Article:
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Why do some linux commands have to be run with "./". Is there something I can do to take a command that runs as ./* and run it as *. ...
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  1. #1
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    Linux commands and ./


    Why do some linux commands have to be run with "./".
    Is there something I can do to take a command that runs as ./*
    and run it as *.
    Thanks

  2. #2
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    When you enter a command without a path the OS looks at variable PATH to find the directory the command is in. For example if you enter '# ls' it'll find it in /bin because that directory is part of PATH.

    If the directory you're in isn't in PATH then you have to use ./ so the OS knows to find command in the current directory.

    To avoid having to use ./ you have to add that directory to PATH. PATH is probably defined in script .bash_profile in your home directory. PATH is a colon( : ) separated list like this:

    # echo $PATH
    /usr/kerberos/bin:/usr/local/bin:/bin:/usr/bin:/usr/X11R6/bin:/home/username/bin

    Just edit that script and add the directory to the end of it preceding it with a colon. You either have to log out and back in or run the script manaully (# ~/.bash_profile) for the change to take affect.

  3. #3
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    I'm running Ubuntu 8.04 and was told to put startup scripts in the /etc/init.d directory. If I move the file to /usr/bin and create a link in /etc/init.d will that work?

  4. #4
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    No that won't work. Startup scripts are executed only during system bootup. But if /usr/bin is part of PATH (and it probably is) then it should work without making any other changes. Check your PATH with:

    # echo $PATH

    I personally would move the file to /usr/local/bin.

  5. #5
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    Quote Originally Posted by vsemaska View Post
    When you enter a command without a path the OS looks at variable PATH to find the directory the command is in. For example if you enter '# ls' it'll find it in /bin because that directory is part of PATH.

    If the directory you're in isn't in PATH then you have to use ./ so the OS knows to find command in the current directory.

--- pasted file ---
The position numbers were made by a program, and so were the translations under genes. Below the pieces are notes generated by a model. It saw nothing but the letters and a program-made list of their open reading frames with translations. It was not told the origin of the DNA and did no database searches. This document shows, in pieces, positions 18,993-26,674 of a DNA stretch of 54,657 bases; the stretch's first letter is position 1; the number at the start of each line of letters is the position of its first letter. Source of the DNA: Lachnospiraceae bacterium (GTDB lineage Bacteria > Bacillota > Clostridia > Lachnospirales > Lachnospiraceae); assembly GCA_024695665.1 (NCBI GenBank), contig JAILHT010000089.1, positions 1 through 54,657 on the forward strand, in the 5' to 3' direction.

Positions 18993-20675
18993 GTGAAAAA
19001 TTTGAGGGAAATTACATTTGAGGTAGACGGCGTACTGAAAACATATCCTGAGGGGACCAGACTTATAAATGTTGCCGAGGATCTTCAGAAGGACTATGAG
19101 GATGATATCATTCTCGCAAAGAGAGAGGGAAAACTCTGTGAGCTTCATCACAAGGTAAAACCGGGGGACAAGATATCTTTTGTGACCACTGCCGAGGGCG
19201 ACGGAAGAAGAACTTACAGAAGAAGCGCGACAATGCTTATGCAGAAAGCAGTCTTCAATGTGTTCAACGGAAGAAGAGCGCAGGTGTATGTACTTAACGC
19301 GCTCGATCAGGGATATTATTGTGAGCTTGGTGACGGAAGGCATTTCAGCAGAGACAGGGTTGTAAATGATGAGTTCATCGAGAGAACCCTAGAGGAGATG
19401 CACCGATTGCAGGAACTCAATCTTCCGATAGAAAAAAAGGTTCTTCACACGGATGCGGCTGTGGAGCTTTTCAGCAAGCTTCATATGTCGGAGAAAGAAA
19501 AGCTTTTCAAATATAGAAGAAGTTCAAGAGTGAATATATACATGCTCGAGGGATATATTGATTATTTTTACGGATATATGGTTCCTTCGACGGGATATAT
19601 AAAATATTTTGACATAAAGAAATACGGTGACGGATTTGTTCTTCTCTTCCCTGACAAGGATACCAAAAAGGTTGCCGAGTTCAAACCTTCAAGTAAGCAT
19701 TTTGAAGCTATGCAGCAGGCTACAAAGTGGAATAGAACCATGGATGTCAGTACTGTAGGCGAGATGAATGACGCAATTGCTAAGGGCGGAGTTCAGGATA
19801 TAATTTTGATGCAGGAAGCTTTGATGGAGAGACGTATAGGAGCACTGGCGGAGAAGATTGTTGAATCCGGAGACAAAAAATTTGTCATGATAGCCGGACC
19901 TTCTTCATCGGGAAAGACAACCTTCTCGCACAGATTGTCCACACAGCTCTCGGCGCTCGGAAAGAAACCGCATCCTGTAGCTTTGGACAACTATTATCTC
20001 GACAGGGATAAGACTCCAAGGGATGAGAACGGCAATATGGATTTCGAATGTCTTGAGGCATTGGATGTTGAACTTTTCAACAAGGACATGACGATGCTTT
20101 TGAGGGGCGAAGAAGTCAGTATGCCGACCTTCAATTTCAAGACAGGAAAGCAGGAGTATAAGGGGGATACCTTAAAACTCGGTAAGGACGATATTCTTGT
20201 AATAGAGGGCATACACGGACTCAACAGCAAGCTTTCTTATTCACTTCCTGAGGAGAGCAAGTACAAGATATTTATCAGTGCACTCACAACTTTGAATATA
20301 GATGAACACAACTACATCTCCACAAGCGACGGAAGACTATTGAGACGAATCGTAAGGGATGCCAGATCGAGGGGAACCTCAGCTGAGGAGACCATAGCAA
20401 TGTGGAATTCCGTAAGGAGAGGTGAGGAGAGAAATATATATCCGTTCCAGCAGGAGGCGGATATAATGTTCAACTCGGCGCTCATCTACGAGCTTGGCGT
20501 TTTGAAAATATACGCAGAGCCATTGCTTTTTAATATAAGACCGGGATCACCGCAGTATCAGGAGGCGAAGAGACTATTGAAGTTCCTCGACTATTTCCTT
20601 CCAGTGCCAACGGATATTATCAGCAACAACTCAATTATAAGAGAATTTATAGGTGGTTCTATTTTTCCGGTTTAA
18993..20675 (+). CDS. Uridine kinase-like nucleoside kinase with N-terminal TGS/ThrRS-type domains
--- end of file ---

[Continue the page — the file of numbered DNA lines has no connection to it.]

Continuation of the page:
Right.

    To avoid having to use ./ you have to add that directory to PATH. PATH is probably defined in script .bash_profile in your home directory. PATH is a colon( : ) separated list like this:
    This depends on the shell. For bash, it can be .bash_profile for login sessions, and .bashrc for non-login ones. There are many more files that bash parses, they all can be seen in the bash man page, section "INVOCATION".

    If you use any other shell then you need to check the man page for your shell instead of bash.

    Just edit that script and add the directory to the end of it preceding it with a colon. You either have to log out and back in or run the script manaully (# ~/.bash_profile) for the change to take affect.
    Nope. It won't work because when you launch a shell it's run into a separate shell session. Everything that happens into that new shell session will not survive once the script is over and that session is closed.

    You have many alternatives though:

    1. Log off and back in.
    2. Source the file, instead of running it. This is done with "source ~/whatever" or just a dot, this way ". ~/whatever".
    3. Fork a new shell: "exec bash" will close your old shell and reopen a new one. As a side effect, the relevant config files will be re-read since a new shell is spawned.



    Quote Originally Posted by frippee View Post
    I'm running Ubuntu 8.04 and was told to put startup scripts in the /etc/init.d directory. If I move the file to /usr/bin and create a link in /etc/init.d will that work?
    It would help if you let us know the real problem. Why do you need to run manually something that lives in init.d? Those scripts should be run at startup and are not meant to be run manually unless you are doing some administrative task.

    In general adding paths (specially critical system ones like this one) is not a good idea.

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